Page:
How to choose an executor for the winding up of your estate

Choosing and nominating an executor for your estate in your last will and testament is an important decision because that person will be responsible for carrying out the provisions of your will. This includes settling debts, paying taxes, and distributing your assets to your beneficiaries.

How to choose an executor for the winding up of your estate

When determining who a suitable executor of your will could be, it helps to keep the main duties of an executor in mind and to ensure that they tick the boxes.

It is also important to note that, should the person you nominated not be a professional executor (i.e., an accountant, attorney, or trust company) they will not be allowed to act as such without the support of a professional executor. 

The main duties of an executor of a deceased estate are

  • Taking control, protecting, and transferring the deceased assets as per the last will and testament.
  • Taking care of all the legislative requirements.
  • Paying all debts and administration expenses from the estate.
  • Ensuring that the final income tax returns are lodged and that all taxes are dealt with.
  • Distribution of the assets in the estate.

To ensure that these duties are executed efficiently, you should look for the following attributes in the person you nominate as executor.


One of the most important qualities to look for in an executor is, of course, trustworthiness. This person will have access to your assets and will be responsible for making sure that your wishes are carried out. You should choose someone who is honest, dependable and is known for their integrity. There have been cases where executors have defrauded beneficiaries of their inheritance, so electing someone with a proven track record is important.


Your executor will need to be available to carry out the duties of the position, which may include communicating with lawyers, accountants, and other professionals, as well as going to the Master of the High Court to communicate with the Master’s staff if necessary. You should choose someone who has the time and availability to handle these responsibilities. Many people nominate a capable family member without considering the onerous time burden this places on them, often leaving them unable to effectively execute their duty.

Financial knowledge

Your executor will, among other things, be responsible for managing your assets, paying off debts, lodging a full liquidation and distribution account with the Master, and ensuring that your beneficiaries receive their inheritance. It is important to choose someone who has financial knowledge and experience, or who is willing to work with professionals who can assist them in these areas.

Communication skills

Your executor will need to communicate with your beneficiaries to explain the terms of your will and answer any questions they might have. They may also need to communicate with creditors or other parties who have an interest in your estate. Choose someone who has strong communication skills and is able to explain complex legal and financial matters in a clear and concise manner.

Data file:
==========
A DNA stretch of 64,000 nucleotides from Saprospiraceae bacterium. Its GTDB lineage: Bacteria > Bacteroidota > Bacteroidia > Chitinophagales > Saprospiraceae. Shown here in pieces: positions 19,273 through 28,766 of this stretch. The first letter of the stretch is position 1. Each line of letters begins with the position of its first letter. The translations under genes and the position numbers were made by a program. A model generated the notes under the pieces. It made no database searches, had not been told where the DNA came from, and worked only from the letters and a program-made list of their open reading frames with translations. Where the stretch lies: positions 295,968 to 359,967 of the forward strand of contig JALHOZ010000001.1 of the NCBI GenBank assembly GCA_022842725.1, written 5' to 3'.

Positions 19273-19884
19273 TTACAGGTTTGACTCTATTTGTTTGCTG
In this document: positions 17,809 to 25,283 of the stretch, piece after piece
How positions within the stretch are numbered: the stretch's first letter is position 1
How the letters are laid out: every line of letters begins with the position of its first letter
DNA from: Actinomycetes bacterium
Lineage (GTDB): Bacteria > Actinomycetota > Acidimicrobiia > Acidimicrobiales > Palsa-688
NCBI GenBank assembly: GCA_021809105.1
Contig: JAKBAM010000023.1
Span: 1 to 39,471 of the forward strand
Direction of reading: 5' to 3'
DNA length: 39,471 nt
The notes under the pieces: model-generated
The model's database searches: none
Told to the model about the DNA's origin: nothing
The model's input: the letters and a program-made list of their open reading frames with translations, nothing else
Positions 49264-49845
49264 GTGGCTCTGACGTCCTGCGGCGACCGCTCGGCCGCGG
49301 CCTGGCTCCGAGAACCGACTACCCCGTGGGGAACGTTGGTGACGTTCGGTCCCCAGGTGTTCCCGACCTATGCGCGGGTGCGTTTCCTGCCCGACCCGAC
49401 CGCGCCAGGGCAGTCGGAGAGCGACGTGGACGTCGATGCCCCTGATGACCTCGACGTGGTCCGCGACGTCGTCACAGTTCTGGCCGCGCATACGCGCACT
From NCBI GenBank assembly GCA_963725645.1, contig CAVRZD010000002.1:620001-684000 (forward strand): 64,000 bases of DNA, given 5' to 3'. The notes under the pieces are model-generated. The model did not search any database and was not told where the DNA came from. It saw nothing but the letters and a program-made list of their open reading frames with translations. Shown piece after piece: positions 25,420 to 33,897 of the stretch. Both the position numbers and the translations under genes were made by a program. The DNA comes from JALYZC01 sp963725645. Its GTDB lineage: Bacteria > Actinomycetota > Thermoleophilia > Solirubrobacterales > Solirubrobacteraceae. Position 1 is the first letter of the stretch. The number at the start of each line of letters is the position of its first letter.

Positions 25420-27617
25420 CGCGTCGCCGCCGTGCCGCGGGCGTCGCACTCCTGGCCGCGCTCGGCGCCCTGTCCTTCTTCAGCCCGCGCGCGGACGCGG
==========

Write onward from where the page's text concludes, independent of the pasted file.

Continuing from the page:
Family dynamics

When choosing an executor, it is important to consider your family dynamics. If you have a large family with multiple beneficiaries, choosing a family member as your executor may lead to conflicts of interest or perceived favouritism. In some cases, it may be best to choose a neutral third party, such as a lawyer, financial advisor, or professional institution to serve as your executor.

Age and health

Your executor should be someone who is likely to outlive you and who will be able to carry out the duties of the position. It is important to choose someone who is in good health and who is not likely to predecease you or become incapacitated.

Why should Capital Legacy be a preferred executor of your will?

The answer is short and sweet. We tick all the boxes mentioned above, concerning trustworthiness, availability, financial knowledge, communication skills, family dynamics, age, and health. We also have over 150 dedicated estate practitioners countrywide, ensuring that your estate is in safe hands and will be executed professionally and efficiently.

Capital Legacy has its own panel of in-house conveyancing attorneys and tax practitioners, which speeds up the different processes since these functions don’t have to be outsourced.


An executor is the person or company you trust to execute your estate according to your wishes when you have passed away. An executor is usually nominated in a last will and testament.

As the wills people, it makes sense for Capital Legacy to draft your last will and testament and be your executor. You can also opt to make Capital Legacy co-executor along with someone of your choice. 

Contact us for a complimentary consultation or speak to your financial advisor.

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or the power of all three, we have got you covered.